At first I stumbled over the word historic, because the hotel was built in 1966. When I read more, though, I realized it is a classic. The architect (Minoru Yamasaki) designed not only the Century City towers, but also the World Trade Center Twin Towers a few years later. The National Trust site has a one-minute video using archival footage to show how little the hotel has changed over the last 40 years, and what sort of events it has hosted (surprise guest appearance: Tricky Dick!)
The picture above came from the Los Angeles Conservancy page. Technically, the hotel has 19 floors but that's not what you can count--some of the floors are subterranean. The photo on the left is from the Los Angeles Public Library collection and was taken in 1985, looking east. And down below is a current shot of the hotel from something called "Luxury Los Angeles Hotel."
So why is it endangered? The owners (Next Century Associates--boo--hiss) announced last December that they wanted to tear it down and build two new towers in its place. More condos and a boutique hotel, yeah!
Although the hotel continues to be operated as a Hyatt Regency, Next Century acquired the Century Plaza one year ago (June 2008) for $366 million--about half a mil per room, according to this story from Hotels Online. Next Century CEO Michael Rosenfeld is quoted as saying, “Properties like the Century Plaza Hotel are one-of-a-kind; they have lasting value in any economic environment.”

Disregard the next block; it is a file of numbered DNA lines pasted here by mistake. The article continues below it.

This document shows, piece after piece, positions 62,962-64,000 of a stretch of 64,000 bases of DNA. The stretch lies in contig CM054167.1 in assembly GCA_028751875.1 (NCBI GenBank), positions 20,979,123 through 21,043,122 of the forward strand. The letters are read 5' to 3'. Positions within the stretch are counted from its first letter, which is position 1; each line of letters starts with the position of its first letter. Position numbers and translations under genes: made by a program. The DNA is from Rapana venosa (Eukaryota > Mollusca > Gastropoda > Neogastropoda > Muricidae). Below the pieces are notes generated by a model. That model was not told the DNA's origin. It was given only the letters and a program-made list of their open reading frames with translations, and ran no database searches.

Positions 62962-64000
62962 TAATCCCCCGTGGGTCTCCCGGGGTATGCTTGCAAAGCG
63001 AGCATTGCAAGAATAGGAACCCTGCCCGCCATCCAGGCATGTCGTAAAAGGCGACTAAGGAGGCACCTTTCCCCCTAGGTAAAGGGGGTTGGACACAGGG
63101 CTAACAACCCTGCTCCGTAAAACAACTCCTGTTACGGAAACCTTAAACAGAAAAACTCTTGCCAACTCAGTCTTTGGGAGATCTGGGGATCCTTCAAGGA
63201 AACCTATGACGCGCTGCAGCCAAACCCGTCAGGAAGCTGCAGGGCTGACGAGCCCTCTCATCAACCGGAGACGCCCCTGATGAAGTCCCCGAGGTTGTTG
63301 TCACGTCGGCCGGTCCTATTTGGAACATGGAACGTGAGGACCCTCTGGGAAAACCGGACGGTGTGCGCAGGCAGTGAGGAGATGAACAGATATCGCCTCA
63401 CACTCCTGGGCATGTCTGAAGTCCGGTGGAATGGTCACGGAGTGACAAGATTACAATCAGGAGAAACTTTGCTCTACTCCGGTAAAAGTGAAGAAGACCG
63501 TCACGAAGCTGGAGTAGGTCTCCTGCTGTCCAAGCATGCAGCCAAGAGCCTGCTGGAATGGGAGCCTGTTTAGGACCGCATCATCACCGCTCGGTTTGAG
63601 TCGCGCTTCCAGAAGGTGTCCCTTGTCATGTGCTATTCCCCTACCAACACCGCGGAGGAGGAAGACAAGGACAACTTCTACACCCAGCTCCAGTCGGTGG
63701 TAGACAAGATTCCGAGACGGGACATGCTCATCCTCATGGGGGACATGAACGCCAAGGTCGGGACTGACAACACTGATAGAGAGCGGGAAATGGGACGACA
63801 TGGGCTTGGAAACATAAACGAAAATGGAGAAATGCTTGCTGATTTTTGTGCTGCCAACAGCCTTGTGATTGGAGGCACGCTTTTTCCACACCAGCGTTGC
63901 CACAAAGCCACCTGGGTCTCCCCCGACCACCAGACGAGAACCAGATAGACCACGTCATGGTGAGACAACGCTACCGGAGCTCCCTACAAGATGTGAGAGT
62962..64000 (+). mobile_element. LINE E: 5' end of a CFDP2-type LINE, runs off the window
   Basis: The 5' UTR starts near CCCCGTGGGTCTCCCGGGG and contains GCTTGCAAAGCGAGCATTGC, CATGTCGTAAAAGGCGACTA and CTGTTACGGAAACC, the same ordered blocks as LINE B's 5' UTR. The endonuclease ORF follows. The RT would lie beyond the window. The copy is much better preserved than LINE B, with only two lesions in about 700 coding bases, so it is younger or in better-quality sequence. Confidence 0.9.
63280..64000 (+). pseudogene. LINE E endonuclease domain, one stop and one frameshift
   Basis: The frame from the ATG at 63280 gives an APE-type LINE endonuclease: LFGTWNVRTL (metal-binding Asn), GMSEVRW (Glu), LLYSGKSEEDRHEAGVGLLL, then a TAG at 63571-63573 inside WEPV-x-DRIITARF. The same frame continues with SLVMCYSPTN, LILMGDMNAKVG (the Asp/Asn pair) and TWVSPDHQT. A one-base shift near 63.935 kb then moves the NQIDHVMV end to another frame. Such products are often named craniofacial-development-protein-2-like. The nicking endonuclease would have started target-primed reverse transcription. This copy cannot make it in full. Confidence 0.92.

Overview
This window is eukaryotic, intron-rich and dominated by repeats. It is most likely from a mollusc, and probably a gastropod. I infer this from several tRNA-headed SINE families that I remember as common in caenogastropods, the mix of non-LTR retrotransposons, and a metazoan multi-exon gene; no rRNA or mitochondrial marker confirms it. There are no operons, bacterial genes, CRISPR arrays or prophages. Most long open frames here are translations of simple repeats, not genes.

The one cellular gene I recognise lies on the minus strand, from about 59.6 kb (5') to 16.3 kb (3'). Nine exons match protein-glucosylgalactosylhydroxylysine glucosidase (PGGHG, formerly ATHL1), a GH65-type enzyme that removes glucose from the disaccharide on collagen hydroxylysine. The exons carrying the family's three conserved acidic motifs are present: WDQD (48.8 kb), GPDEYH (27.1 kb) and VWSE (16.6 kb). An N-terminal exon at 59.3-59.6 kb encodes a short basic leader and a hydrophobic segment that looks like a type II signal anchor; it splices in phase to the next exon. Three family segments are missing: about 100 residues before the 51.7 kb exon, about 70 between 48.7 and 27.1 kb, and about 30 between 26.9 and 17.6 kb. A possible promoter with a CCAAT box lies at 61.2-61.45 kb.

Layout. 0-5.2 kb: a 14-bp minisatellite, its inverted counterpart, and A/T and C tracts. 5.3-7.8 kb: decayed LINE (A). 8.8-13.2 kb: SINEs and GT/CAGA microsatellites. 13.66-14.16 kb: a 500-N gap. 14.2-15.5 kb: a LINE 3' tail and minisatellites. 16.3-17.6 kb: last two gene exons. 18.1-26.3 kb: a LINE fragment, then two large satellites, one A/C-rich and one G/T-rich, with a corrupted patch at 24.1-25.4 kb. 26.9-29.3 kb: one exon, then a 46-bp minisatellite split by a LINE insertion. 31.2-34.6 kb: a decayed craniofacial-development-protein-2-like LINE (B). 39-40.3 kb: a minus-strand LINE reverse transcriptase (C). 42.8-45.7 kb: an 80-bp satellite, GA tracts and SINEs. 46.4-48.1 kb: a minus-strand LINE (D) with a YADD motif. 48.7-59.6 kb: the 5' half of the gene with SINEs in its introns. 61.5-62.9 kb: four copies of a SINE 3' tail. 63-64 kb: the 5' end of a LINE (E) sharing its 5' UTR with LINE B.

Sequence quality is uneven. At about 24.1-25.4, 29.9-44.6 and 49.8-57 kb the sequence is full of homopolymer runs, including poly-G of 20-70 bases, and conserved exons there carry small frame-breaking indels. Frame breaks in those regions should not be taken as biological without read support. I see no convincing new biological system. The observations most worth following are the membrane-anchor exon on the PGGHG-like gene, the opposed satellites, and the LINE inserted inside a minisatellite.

That was then...In December, Rosenfeld changed his tune to: "The opportunity to redefine an urban center in one of the great international cities comes along once in a lifetime. " Aw, gee. According to this very upbeat article, Rosenfeld unveiled a $2 billion dollar mixed-use project for the site that will increase tax revenue to the city and employ 5,000 people.
OTOH, the National Trust calls the demolition a total waste. I'm inclined to side with them.
The LA Conservancy has a page explaining what individuals can do to voice their support of the sorta-old classic hotel, and there's also an LA Conservancy Facebook page. Become a fan. AND--Pictures! See the hotel from groundbreaking to now, at this special Facebook page.
One last link, to an LA Times story I haven't even read yet, about the hotel, by Christopher Hawthorne.